Mountain View City Council members agreed Tuesday night to set aside over $6.3 million to expand the Shorebreeze Apartment complex, adding a net total of 50 new units to the affordable housing project. That uses up almost all of the city's remaining affordable housing funds, and comes after the recent approvals of several projects to boost housing for low-income residents.
The proposal by MidPen Housing calls for the demolition of 12 existing townhouses on the property to make way for 62 new apartments, bringing the project to a grand total of 170 affordable units. The total project cost is just shy of $26 million, of which $6.3 million would come from the city in the form of a deferred, low-interest loan.
The plan includes a broad mix of units including 12 three-bedroom apartments to replace the townhouses being demolished, along with 21 new studios, 21 one-bedroom units and eight two-bedroom units. Jan Lindenthal, the vice president of real estate development for MidPen, told council members that the goal is to add affordable units that are available to families, while at the same time balancing the need to maximize the number of units and serve as many people as possible.
Council member Lenny Siegel praised the project as a creative way of circumventing the high cost of land acquisition, which he called the major obstacle limiting affordable housing growth. Developers face costs of around $10 million per acre in that area of the city, he said, which can end up being a massive money-sink for affordable housing funds.
"If we have to spend all of our affordable housing money on acquiring land, it's going to be much more difficult," Siegel said.
Compared to past low-income housing projects, Mountain View is getting a pretty good deal. The city is providing just over $100,000 in subsidies for each new unit added in the Shorebreeze expansion. By comparison, the city subsidy for the affordable housing project at 779 E. Evelyn Ave. was $187,000 per unit.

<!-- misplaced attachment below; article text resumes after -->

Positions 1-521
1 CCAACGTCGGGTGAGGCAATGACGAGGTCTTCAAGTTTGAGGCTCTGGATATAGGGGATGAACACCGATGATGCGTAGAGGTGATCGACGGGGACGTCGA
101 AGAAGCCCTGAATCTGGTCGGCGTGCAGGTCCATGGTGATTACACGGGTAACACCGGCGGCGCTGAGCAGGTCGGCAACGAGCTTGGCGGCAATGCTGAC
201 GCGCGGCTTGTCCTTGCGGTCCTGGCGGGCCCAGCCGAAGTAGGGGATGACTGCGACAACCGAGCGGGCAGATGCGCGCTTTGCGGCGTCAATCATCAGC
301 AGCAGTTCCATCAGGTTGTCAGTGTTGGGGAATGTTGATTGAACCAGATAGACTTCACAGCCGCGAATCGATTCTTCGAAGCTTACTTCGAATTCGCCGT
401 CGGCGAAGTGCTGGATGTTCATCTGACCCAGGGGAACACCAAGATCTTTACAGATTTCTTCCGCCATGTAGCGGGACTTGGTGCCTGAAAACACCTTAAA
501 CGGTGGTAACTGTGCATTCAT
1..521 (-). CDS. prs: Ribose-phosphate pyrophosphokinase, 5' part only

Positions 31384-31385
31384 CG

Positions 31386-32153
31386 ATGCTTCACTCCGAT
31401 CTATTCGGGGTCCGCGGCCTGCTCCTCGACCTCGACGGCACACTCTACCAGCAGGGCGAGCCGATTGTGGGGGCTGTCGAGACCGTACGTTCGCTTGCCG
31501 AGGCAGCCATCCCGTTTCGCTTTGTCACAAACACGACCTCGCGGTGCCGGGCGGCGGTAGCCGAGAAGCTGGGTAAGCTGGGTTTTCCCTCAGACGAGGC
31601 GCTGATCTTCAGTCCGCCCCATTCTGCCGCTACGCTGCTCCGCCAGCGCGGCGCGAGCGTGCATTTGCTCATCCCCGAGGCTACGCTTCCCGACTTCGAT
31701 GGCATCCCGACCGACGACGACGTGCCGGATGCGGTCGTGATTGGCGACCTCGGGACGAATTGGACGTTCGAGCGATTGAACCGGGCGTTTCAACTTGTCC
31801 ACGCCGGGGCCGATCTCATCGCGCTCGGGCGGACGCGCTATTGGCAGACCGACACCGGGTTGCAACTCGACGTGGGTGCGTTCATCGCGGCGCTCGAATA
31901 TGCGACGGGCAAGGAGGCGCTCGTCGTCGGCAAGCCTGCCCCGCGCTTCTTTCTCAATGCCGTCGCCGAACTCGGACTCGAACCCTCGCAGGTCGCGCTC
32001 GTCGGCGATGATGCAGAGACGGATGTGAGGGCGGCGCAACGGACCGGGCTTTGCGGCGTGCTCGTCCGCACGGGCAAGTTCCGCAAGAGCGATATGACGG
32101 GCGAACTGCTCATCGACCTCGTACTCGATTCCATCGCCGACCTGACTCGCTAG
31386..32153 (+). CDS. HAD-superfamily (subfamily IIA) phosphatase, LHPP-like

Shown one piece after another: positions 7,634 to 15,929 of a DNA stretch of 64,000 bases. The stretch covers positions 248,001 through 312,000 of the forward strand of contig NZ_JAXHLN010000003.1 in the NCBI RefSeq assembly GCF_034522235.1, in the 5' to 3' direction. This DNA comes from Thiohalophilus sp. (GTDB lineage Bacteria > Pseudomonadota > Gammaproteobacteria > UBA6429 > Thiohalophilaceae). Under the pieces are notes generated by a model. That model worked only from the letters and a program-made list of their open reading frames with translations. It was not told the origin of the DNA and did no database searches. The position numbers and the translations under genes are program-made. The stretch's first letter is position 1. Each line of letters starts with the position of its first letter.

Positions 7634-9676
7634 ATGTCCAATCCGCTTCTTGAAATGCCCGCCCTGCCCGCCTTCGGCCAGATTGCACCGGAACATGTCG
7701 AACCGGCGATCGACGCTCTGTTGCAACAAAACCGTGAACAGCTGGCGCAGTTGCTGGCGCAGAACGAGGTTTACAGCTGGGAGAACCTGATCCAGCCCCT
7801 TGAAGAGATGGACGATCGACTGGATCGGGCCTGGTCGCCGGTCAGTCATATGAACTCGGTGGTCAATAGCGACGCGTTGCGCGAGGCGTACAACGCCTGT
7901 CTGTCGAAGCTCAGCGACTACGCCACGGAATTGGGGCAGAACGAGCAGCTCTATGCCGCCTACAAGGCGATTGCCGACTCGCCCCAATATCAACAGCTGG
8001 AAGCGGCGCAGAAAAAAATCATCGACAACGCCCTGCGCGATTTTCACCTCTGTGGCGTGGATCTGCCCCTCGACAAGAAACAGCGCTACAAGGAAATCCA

While City Council members embraced the project plans, MidPen has struggled to reach an agreement with the San Francisco Public Utilities Commission, which owns a portion of the project site. Negotiations to extend the lease beyond 2031 and accommodate the expansion plans have been going on for over a year, and have reached an impasse, according to the city staff report. The utilities commission representatives have made it clear that they do not want MidPen Housing to meet any of the city-mandated parking requirements by using the Hetch Hetchy right of way on the northern end of the property.
The City Counci's motion included sending a letter of support for the project from the mayor to the San Francisco Public Utilities Commission, which Lindenthal said should be enough political support to break through the impasse. Council member Chris Clark suggested that the letter be copied to other public officials in San Francisco to let them know that the commission is impending an affordable housing project.
"I know there's a lot of pressure at both the mayor's office and the San Francisco Board of Supervisors around affordable housing, and if the SFPUC is making that difficult, I think the supervisors and the mayor would like to know that," Clark said.
The commission's hard and fast restrictions on land use have been a thorn in the side of Mountain View City Council members in the past. Earlier this year, development of a mini-park near Fayette Drive faced problems when the commission barred use of bicycles on the public space.
"The PUC has been the source of great frustration for this council," said council member Mike Kasperzak.
Neighbors of the project told council members they were concerned about the effect of the Shorebreeze expansion plans on traffic and parking, especially since there is only one driveway to access the complex along southbound Shoreline Boulevard. Siegel said council members are well-aware of the traffic problems on the busy corridor, and are working on short-term and long-term plans to alleviate congestion in separate projects.
Prior to the approval of the project, the city of Mountain View had an affordable housing balance of about $7.5 million. While the $6.3 million in reserved funds for the Shorebreeze expansion nearly depletes that funding source, the staff report notes that the torrent of new development in Mountain View has been adding between $7 million and $9 million to the fund each year.